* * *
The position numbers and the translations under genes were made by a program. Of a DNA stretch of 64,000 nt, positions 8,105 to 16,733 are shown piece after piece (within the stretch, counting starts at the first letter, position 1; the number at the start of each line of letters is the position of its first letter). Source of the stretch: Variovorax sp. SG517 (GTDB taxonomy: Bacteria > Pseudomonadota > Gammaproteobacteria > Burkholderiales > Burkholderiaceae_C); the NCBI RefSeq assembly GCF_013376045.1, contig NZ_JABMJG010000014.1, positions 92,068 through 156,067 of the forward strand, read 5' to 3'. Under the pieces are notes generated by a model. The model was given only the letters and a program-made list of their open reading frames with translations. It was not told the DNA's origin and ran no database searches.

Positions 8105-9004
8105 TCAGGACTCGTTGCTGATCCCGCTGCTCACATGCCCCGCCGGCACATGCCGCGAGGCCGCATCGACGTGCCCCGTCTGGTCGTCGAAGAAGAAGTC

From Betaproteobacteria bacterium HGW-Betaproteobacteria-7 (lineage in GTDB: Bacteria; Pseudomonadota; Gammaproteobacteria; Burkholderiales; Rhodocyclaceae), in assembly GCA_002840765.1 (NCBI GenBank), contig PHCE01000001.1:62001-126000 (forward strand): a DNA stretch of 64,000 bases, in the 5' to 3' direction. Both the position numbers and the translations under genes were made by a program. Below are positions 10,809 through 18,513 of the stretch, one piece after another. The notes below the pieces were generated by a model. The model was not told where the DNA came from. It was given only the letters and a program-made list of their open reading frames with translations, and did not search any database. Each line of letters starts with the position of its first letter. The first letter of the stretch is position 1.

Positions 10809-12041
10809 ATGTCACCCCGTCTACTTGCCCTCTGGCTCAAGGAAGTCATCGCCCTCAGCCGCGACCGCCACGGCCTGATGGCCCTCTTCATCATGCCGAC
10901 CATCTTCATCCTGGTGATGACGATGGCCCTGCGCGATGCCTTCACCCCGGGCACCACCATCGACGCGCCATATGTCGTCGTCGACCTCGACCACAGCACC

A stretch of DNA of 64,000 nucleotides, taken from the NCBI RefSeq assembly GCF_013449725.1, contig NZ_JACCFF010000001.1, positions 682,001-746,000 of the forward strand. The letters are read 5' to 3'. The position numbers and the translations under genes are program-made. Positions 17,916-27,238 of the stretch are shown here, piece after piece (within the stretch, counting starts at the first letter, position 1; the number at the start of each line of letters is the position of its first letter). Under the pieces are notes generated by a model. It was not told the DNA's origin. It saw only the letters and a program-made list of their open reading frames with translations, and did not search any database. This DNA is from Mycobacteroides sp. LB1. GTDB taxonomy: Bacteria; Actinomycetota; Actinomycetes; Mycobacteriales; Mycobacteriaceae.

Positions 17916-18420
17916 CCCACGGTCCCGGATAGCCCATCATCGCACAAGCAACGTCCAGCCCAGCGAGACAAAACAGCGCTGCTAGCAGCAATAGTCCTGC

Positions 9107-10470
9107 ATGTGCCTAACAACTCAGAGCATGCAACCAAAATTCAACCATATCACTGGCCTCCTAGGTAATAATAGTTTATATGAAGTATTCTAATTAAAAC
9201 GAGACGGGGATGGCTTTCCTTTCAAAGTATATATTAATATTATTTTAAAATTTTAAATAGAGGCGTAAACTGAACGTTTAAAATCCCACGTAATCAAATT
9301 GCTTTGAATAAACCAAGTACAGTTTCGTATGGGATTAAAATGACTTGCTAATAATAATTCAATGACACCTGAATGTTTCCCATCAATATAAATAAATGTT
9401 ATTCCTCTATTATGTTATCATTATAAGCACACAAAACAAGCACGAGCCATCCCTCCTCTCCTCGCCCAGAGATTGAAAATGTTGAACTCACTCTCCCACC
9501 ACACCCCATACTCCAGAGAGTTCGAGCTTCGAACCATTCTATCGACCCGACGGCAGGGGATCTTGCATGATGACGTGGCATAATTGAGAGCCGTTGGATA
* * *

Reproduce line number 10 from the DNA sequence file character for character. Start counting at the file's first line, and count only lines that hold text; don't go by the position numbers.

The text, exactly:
17916 CCCACGGTCCCGGATAGCCCATCATCGCACAAGCAACGTCCAGCCCAGCGAGACAAAACAGCGCTGCTAGCAGCAATAGTCCTGC